In an effort to share more of my day-to-day life with you, I thought I’d tell you all about my job. I applied to be an “English ambassador” over winter break last year and got the job just in time for spring, so this is my second semester doing it.
Basically, this means that once or twice a week I meet with prospective students – usually juniors in high school – who are thinking about majoring in either English or English & Creative Writing. (A brand-new major at my school! I switched from just plain English to that a while ago.)
This is always in the afternoons, since the students and their parent(s) spent the morning touring the campus and learning general information about the school. They come to us after lunch to receive information specific to the program they’re interested in, as can anyone eyeing any program. (For example, there’s someone with a position similar to mine who talks to Engineering students, et cetera.)
A typical session involves however many student/parent groups stopped by today, plus me, another ambassador, the woman who advises all the students in this department, and a professor. The advisor gives an overview of the program, the professor talks about what writing and lit classes are typically like, and my fellow ambassador and I weigh in with the student perspective.
It’s honestly a really enjoyable job! Admittedly, it’s not a very difficult or strenuous job, so… yeah. Buuuut it also helps that I love talking about my school and more specifically the English program! It’s the kind of thing I do anyway, only now I’m getting paid for it.
Additionally, I like that it’s way more low-key than giving the general tours of the school! I’ve talked to at most five families during a session, so it’s not like I have to be super outgoing in front of a large group: It’s pretty quiet and relaxed.
It’s definitely been a learning experience. I know the details of the English program backwards and forwards and inside and out. I’ve developed a spiel of sorts – although it changes a little every time, since I adapt it based on the interests of the students I’m seeing on that particular day – about my experiences as an English major. I’ve gotten to know the professors I work with better and have found out all kinds of interesting things about the projects they’re working on!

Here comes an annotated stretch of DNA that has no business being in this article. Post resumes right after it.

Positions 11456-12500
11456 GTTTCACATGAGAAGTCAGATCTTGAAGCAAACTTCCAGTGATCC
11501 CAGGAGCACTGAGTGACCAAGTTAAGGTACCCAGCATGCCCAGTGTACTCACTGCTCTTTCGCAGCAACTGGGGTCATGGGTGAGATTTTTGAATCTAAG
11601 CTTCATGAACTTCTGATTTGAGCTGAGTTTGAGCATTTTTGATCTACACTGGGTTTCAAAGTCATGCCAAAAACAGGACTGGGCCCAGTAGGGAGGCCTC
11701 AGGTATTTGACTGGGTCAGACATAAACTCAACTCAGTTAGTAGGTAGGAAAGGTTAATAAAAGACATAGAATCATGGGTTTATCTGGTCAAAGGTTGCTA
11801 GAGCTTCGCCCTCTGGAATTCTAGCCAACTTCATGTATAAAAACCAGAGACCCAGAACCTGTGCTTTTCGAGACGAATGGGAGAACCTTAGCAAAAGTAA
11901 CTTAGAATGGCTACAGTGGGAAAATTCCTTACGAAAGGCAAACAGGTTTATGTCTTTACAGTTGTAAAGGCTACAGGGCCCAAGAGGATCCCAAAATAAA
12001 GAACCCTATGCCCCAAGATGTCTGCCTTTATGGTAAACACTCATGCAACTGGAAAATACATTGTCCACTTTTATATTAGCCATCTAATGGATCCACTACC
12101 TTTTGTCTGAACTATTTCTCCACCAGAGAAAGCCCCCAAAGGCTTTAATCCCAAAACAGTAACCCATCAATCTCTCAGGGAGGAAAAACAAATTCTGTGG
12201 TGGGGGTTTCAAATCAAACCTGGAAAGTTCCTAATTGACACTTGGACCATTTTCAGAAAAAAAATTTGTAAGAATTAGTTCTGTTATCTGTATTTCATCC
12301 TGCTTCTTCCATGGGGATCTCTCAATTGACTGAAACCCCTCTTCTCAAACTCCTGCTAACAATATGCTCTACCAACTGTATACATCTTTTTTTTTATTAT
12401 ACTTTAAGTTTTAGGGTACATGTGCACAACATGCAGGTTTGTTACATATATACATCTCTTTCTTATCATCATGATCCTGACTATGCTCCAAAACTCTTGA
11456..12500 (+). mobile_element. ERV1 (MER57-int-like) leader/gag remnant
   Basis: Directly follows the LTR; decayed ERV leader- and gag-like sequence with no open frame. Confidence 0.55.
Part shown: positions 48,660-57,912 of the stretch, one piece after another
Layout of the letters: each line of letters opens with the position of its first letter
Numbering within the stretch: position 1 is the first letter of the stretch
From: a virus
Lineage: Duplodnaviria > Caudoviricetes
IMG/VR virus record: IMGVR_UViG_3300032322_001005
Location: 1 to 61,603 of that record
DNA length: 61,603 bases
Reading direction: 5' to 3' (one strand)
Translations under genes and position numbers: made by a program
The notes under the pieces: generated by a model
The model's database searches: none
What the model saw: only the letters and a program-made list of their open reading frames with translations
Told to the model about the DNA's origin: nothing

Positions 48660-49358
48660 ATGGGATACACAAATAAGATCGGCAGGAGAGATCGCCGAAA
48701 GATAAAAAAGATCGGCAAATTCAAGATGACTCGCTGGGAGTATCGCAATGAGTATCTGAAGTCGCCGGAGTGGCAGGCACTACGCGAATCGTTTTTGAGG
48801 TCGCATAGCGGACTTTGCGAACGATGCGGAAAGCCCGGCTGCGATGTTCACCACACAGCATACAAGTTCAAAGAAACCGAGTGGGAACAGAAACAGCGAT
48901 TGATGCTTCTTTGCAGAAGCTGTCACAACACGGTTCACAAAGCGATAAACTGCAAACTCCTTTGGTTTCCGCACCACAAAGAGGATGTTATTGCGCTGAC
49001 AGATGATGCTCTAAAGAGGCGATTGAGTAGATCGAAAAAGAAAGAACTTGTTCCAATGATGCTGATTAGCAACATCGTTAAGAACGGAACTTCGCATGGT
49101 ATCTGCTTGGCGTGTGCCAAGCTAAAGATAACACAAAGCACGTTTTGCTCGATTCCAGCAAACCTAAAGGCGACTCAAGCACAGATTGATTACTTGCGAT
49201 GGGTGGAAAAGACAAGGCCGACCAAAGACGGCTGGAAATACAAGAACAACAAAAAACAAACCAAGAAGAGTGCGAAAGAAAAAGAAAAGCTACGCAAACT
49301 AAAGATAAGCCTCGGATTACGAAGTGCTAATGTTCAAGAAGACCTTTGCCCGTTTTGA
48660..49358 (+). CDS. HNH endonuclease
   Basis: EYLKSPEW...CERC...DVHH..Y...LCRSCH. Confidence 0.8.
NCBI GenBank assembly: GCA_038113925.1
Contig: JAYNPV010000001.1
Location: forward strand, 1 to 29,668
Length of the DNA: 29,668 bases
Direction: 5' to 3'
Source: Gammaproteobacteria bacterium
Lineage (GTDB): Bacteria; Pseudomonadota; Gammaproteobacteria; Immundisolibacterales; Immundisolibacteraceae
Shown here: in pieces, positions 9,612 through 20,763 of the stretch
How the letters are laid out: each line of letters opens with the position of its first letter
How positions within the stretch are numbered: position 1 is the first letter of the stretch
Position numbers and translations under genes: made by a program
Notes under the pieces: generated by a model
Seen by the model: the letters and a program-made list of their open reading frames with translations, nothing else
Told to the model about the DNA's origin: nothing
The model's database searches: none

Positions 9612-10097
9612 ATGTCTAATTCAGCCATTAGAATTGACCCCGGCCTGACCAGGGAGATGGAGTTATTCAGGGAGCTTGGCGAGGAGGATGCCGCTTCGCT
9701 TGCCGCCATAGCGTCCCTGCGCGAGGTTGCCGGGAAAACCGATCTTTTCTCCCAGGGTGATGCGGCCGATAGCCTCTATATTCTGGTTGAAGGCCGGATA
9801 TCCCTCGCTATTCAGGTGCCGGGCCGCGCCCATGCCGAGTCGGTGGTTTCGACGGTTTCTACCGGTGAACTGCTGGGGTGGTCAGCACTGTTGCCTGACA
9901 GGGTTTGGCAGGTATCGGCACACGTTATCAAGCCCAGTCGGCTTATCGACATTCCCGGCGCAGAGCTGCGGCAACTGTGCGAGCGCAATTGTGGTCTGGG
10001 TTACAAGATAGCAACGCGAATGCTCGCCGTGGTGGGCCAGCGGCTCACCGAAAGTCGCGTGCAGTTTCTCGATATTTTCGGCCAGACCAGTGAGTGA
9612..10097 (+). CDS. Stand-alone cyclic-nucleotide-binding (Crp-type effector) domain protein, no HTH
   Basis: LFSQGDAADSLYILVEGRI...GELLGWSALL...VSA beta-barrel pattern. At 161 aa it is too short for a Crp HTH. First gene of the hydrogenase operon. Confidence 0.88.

I love talking about the writing/literature community, too. The student-run literary mags, the open mics, the readings and book tours, the Iowa City Book Festival, the guest lecturers, the writing- and lit-focused floors in the dorms, the writing groups located across town.
I think it’s important that they know that Iowa City can/should play just as big of a role in their college experiences as the school itself. I didn’t really give the town a second thought when I visited or even applied to the school and while everything worked out just fine, it could have been disastrous. Luckily, this is a super supportive place and people welcome writers of all stripes.
I also make sure to mention the Rainbow Room, which is the LGBT writing group affiliated with the Iowa Writers’ House, an organization I’ve been volunteering with for almost a year now. (I co-lead the RR!) It’s so so so important to me that I let students, whether closeted or out, that there is a place for them! Since upperclassmen did that for me when I was an incoming freshman, I think of it as paying it forward: I’m so grateful they helped me in that way, so I’ll do everything possible to encourage the next cohort of students to do and be their best.
It’s a wonderful job and I’m so glad to have it. The funny thing is, I didn’t go to a session like this when I toured UI! My mom and I had had a long day and were both tired, so we just headed home instead. I had already fallen in love with the school and knew even then it was where I wanted to go, but sometimes I laugh because I didn’t think attending an English information session was important at the time and now it’s one of the best parts of my week!